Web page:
On the 14th and 15th of September the Royal Society will host a discussion meeting on The Interaction of Fire and Mankind (as of today, it looks like they still take registrations for the meeting). I asked a few of the experts who will be speaking at the event about their latest insights into the importance of fire for ecology and wrote up a feature about this, which is out in this week's issue of Current Biology:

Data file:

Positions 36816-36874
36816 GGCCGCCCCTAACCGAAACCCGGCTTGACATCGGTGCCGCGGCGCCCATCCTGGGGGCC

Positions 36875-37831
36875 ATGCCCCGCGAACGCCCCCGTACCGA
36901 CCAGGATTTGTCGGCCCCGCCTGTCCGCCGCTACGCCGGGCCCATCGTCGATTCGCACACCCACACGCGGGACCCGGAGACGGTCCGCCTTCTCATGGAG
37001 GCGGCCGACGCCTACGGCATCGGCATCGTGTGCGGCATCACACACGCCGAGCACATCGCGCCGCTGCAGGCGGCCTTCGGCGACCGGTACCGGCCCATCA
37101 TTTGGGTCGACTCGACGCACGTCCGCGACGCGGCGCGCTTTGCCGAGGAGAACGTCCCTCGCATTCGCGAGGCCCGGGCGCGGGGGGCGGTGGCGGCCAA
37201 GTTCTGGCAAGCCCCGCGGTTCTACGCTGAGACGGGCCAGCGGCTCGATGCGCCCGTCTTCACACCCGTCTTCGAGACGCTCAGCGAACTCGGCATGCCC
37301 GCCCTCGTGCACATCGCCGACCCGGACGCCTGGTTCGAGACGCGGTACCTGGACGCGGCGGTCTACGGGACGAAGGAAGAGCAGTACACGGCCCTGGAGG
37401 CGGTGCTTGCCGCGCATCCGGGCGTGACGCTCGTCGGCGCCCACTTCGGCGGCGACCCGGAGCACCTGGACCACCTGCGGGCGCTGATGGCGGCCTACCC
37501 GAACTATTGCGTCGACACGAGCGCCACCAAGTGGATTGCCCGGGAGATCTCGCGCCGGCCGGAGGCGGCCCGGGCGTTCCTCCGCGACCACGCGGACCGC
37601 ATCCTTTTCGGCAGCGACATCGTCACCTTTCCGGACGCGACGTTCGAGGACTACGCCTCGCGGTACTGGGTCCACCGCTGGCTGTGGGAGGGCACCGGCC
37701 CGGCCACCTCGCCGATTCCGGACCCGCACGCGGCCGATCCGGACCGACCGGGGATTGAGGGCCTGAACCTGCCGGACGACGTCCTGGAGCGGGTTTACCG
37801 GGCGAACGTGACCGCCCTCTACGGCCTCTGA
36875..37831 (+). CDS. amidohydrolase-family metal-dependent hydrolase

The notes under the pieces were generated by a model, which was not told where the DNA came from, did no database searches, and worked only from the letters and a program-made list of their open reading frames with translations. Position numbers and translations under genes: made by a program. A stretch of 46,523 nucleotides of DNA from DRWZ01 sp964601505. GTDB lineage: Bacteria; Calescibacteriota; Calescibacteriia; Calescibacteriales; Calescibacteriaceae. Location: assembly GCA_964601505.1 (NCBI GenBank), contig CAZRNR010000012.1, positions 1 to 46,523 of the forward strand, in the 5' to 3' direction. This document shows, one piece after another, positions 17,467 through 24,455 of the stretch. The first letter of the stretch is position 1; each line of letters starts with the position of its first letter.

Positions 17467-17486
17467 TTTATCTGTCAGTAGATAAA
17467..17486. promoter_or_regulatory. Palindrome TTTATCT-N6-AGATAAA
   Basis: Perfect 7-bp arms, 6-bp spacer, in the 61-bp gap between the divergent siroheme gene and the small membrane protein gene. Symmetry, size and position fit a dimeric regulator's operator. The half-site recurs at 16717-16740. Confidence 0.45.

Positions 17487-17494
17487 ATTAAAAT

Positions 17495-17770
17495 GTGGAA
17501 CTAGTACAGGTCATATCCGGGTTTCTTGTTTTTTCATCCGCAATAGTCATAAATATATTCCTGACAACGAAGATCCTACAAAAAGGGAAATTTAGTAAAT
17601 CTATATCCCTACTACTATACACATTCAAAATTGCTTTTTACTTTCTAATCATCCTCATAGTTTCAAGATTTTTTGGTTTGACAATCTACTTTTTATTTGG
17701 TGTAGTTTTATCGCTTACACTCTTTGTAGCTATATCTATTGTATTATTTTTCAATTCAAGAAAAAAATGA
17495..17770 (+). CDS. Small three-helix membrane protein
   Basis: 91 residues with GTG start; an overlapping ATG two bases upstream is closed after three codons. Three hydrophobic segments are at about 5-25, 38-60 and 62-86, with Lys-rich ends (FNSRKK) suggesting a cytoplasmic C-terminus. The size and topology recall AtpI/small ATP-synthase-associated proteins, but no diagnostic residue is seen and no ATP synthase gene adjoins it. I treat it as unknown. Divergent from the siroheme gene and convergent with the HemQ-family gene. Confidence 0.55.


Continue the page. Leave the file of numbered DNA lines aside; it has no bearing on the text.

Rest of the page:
Learning to live with landscape fires
Current Biology Volume 25, Issue 16, pR693–R696, 17 August 2015
Full text and access to PDF download.
(Open access now, until the next issue comes out, and then again one year after publication.)
Elk escaping a wildfire in the Bitterroot National Forest in Montana, USA. As fire has been a natural part of many ecosystems for over four hundred million years, many plant and animal species have evolved suitable responses for survival. (Photo: John McColgan/USDA.)